Also, they offer a smooth surface for which to project onto.  If you are trying to project directly onto a wall painted with specialist projector paint, if the wall surface has any minor cracks or is slightly uneven, then these irregularities will show up in the image.  They might only be minor but they will be there.

A projector screen on the other hand will be flat and smooth.

However, there are benefits to using projector paint on walls and surfaces rather than projector screens.  

For instance, if you require a large surface by which to project onto, painting a surface with projector paint is a much cheaper way of achieving fantastic without breaking the bank.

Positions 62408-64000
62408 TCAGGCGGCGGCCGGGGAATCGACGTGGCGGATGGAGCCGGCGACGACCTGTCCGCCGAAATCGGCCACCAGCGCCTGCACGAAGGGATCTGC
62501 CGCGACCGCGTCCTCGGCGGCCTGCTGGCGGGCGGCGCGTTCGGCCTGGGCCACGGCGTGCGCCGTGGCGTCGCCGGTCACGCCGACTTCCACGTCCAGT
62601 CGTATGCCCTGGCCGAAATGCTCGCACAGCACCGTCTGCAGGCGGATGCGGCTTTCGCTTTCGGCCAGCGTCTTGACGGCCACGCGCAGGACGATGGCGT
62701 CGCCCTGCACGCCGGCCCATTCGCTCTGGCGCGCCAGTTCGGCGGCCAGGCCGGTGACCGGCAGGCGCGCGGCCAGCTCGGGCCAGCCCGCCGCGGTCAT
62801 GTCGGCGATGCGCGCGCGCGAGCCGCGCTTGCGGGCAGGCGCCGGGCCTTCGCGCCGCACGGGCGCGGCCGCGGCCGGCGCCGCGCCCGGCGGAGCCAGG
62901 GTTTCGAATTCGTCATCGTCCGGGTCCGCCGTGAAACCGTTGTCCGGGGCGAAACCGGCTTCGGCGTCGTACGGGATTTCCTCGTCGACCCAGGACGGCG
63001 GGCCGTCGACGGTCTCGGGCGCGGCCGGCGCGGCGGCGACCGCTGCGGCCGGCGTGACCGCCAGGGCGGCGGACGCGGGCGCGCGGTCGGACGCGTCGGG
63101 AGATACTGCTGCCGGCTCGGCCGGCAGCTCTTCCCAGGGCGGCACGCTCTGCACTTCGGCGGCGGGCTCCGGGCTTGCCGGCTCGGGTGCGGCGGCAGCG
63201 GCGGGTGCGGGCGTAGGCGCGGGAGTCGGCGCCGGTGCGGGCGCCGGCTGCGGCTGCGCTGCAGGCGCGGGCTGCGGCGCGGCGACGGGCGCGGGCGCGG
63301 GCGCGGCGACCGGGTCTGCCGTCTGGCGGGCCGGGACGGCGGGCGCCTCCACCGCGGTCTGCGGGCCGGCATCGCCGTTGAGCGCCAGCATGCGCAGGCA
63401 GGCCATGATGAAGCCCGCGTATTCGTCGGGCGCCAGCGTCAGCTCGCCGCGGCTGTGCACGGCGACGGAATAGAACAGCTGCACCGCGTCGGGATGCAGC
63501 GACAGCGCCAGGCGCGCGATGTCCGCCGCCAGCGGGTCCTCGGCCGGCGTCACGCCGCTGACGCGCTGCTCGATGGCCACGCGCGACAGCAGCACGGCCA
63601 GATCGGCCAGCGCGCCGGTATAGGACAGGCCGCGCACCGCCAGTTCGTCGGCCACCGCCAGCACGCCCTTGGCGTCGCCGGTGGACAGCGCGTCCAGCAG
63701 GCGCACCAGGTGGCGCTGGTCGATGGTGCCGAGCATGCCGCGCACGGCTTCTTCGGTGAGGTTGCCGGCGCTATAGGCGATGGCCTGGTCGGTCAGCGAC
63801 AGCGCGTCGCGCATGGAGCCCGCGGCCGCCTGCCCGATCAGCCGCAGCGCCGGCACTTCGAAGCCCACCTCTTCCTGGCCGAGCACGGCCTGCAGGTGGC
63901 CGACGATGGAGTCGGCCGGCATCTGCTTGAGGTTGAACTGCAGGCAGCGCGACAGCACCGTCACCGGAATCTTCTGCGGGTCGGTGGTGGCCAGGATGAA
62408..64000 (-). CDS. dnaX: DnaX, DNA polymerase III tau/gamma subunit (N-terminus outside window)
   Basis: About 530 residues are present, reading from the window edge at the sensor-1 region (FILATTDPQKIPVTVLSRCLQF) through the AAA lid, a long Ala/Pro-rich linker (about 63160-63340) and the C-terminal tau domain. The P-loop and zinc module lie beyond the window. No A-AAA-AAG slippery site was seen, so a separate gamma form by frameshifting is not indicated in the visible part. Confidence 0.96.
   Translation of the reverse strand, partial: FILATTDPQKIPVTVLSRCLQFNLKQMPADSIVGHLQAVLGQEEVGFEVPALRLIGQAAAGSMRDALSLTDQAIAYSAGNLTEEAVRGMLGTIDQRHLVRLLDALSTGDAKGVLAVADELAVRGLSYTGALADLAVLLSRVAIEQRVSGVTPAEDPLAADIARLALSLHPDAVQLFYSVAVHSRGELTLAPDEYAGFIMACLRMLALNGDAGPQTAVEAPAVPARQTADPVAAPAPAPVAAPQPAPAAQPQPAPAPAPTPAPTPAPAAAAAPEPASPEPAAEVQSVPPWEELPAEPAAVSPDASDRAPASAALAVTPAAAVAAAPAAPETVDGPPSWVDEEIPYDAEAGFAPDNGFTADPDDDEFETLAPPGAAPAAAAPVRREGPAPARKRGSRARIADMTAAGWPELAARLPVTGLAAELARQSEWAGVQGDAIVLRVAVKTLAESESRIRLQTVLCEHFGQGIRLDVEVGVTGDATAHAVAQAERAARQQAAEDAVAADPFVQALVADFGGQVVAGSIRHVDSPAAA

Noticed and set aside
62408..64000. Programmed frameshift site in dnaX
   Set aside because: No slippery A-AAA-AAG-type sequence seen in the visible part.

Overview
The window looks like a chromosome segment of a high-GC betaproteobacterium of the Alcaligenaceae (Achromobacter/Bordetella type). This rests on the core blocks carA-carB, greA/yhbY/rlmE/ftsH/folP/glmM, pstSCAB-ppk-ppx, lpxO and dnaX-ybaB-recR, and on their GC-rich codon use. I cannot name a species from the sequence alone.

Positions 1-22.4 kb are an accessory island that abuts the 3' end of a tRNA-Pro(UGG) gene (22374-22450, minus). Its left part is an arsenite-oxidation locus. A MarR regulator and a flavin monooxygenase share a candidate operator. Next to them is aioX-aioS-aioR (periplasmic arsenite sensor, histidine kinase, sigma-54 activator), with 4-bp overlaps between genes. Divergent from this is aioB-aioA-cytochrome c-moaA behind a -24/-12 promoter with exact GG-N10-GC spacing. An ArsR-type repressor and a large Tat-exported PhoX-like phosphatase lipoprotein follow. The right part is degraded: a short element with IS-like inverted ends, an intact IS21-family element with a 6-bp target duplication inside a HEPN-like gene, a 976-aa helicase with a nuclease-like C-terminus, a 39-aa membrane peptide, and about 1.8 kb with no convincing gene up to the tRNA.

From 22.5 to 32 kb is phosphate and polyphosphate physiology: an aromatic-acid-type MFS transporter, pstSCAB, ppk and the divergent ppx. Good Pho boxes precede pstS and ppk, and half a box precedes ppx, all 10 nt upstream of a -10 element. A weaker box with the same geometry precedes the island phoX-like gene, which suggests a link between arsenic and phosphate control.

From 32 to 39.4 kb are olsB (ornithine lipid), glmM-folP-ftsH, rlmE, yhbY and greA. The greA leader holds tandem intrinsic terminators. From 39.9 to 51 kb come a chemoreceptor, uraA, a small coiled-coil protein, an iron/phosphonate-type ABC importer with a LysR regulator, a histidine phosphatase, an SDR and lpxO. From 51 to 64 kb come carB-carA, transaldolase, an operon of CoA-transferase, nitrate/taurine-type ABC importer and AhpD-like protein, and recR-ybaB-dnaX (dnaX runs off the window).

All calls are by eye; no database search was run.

There are also aesthetic reasons for this too.  Although projector screens can be rolled away into the unit and therefore become less obvious to the eye, they can still be seen and they can look unsightly.

A wall painted with projector paint on the other hand will just look like any other wall and you won’t notice it at all.

Which projector paint is best for a wall?

Below are two of the most highly recommended projector paints available online.

S1 Screen Plus – Paint on Screen

The S1 Screen Plus projector paint is Paint on Screen’s mid-range product when it comes to gain.

Gain is the level of reflectivity of a surface.  A low gain value is more reflective than a high gain surface.  The lower the gain value, the more susceptible the surface is to ambient lighting.

The S1 Screen Plus product has a gain value of 1.4 which means that it will be ideal for moderate levels of ambient lighting within the environment.

The S1 paint will support projector resolutions up to 4K.